The Farm in August

Water Chestnuts are a reed and grow in water, they are in fact a root tuber.
In July this year I am sure our sweet chestnuts became water chestnuts.It rained almost every day of the month and we had the wettest and what felt like the coldest July in a decade.The dams are overflowing and the trees have easily reached the 600mm of rain they need to do well.
It has been excellent weather for the farm, but not excellent weather to be a farmer.In July the aim is to get piles of rubbish burned and the trees pruned ready for spring. None of that has been done as it is too wet to get on the land.
August we hope will be a catch up month when we can get some mulching and pruning done in the orchard ready for spring.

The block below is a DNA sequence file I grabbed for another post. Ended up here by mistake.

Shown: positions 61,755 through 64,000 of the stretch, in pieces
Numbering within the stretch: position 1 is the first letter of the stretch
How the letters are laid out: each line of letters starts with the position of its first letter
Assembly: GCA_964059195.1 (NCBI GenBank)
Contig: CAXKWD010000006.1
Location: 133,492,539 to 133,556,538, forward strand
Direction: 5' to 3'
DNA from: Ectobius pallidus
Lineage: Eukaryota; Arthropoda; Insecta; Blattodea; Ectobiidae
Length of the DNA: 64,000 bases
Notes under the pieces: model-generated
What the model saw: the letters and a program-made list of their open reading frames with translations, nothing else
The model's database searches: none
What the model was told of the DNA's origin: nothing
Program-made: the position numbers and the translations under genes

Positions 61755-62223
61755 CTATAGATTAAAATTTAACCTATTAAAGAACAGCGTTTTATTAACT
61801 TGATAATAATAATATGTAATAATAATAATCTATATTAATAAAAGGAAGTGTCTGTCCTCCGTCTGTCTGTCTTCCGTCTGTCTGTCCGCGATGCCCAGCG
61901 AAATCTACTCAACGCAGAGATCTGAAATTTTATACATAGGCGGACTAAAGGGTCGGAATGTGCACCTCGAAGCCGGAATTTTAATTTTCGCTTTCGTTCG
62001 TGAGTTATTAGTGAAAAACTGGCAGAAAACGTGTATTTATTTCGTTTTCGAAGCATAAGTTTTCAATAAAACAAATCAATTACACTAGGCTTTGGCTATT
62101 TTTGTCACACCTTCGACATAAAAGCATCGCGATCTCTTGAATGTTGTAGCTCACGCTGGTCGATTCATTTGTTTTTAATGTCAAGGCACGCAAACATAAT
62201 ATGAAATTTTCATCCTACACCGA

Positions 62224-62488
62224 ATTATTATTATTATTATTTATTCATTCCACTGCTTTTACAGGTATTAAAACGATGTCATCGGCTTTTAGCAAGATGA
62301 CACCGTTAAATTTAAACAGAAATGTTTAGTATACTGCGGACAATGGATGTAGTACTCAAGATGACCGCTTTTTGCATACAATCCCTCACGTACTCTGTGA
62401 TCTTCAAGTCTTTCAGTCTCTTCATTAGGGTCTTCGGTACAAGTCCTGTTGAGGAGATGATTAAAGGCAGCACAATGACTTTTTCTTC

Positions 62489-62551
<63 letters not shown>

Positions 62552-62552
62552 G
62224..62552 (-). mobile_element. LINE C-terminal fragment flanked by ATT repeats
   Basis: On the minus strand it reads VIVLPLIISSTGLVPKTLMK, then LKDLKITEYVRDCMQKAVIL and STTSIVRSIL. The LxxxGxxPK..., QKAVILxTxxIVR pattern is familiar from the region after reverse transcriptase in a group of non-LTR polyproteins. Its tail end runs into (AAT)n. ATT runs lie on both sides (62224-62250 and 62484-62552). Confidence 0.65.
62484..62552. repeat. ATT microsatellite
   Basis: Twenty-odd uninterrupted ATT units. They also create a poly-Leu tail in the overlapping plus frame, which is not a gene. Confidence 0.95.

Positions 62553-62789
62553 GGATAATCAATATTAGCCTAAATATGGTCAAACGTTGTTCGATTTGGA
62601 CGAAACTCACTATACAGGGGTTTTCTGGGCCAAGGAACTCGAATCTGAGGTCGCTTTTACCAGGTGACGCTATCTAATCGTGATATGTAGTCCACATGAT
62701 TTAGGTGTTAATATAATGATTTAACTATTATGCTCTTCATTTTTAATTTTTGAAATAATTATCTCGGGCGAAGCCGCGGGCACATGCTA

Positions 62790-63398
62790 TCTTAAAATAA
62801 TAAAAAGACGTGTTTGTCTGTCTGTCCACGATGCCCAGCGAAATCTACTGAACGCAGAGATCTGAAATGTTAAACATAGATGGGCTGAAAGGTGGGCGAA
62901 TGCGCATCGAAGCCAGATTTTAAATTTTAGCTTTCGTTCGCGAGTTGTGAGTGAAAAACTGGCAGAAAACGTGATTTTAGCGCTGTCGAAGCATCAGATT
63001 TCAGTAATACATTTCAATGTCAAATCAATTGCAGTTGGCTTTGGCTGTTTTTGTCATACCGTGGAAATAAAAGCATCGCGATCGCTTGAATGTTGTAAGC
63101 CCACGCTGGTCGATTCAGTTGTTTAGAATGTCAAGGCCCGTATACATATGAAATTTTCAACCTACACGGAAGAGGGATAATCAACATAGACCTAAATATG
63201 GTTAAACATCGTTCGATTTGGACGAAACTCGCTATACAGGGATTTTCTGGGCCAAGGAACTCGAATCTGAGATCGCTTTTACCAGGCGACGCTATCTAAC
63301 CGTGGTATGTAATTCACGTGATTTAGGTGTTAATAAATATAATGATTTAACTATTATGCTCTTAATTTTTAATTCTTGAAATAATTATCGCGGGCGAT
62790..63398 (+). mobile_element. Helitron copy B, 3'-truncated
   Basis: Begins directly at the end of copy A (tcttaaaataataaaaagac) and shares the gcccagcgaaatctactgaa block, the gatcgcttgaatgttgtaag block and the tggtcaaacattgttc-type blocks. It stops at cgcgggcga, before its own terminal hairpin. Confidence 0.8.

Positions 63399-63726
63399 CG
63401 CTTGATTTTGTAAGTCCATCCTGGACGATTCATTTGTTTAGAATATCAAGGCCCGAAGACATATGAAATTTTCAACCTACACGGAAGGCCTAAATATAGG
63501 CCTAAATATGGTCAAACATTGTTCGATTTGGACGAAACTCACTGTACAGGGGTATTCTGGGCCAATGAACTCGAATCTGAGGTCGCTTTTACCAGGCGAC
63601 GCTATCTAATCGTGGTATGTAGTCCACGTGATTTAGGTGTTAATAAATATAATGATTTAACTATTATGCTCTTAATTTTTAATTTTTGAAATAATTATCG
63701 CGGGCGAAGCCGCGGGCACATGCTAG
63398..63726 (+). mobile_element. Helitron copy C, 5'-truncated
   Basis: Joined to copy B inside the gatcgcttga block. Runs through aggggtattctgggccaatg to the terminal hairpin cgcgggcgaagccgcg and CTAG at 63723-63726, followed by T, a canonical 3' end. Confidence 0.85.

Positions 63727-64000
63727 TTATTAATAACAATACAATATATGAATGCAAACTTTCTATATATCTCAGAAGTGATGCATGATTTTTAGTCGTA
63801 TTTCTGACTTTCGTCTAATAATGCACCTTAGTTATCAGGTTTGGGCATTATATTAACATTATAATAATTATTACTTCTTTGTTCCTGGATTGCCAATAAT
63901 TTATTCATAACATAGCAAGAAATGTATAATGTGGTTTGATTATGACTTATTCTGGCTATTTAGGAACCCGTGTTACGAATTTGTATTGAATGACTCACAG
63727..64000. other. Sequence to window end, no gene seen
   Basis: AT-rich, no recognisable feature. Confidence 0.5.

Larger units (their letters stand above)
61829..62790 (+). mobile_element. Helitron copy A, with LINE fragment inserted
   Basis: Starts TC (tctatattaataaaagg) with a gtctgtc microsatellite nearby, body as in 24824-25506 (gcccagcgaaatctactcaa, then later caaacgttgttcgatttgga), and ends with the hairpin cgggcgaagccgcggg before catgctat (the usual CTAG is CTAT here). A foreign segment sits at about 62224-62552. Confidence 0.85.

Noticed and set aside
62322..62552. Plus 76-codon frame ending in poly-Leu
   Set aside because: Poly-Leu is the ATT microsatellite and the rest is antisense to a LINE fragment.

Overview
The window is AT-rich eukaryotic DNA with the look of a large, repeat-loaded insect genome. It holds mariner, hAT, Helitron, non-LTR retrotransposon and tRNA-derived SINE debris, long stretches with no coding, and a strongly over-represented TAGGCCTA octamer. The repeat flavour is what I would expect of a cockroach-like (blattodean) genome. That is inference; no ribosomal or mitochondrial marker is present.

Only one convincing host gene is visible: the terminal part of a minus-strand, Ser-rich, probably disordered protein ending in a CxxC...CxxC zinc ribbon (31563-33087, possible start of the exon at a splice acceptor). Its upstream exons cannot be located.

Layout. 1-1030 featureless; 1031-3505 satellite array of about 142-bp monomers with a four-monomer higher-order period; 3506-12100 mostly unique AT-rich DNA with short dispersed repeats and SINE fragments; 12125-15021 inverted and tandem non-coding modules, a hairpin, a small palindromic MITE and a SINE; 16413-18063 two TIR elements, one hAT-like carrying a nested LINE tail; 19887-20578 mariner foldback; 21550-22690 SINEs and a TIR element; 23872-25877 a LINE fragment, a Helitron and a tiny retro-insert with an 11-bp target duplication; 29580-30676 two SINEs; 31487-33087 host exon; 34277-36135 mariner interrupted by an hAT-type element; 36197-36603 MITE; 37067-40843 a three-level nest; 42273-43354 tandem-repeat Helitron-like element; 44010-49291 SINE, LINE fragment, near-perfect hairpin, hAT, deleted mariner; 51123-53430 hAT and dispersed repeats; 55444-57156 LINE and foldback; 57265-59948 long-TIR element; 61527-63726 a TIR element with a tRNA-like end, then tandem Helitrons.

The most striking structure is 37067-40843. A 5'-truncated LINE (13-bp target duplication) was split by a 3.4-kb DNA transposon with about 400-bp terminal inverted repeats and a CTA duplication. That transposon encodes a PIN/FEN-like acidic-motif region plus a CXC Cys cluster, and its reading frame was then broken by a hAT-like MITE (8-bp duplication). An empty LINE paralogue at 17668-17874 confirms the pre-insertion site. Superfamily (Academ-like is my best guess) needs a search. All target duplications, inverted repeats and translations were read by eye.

This winters rain is great omen for next years crop and at this stage we could see a bumper year.
Even though it feels life winter, the animal life on the farm has decided it is spring.Two of our Wessex Saddleback pigs are pregnant for the first time, our Wiltshire Sheep have started lambing and the guinea fowl are chasing each other  at great speed as they try to mate.The only guys who are convinced it is not spring are our chickens who have given up laying.
We heard from a fellow sweet chestnut farmer last week that he was ready for retirement and has sold his farm.He has sold the property to a family that do not want the chestnut trees. We have purchased some of his equipment, but it is sad to hear that a tree that can live for a thousand years ,will no longer be grown on this property. The result is we will lose a beautiful and valuable  orchard in the chestnut community and this valuable food crop will get even scarcer. it may be time to plant some more trees

By John Stanley

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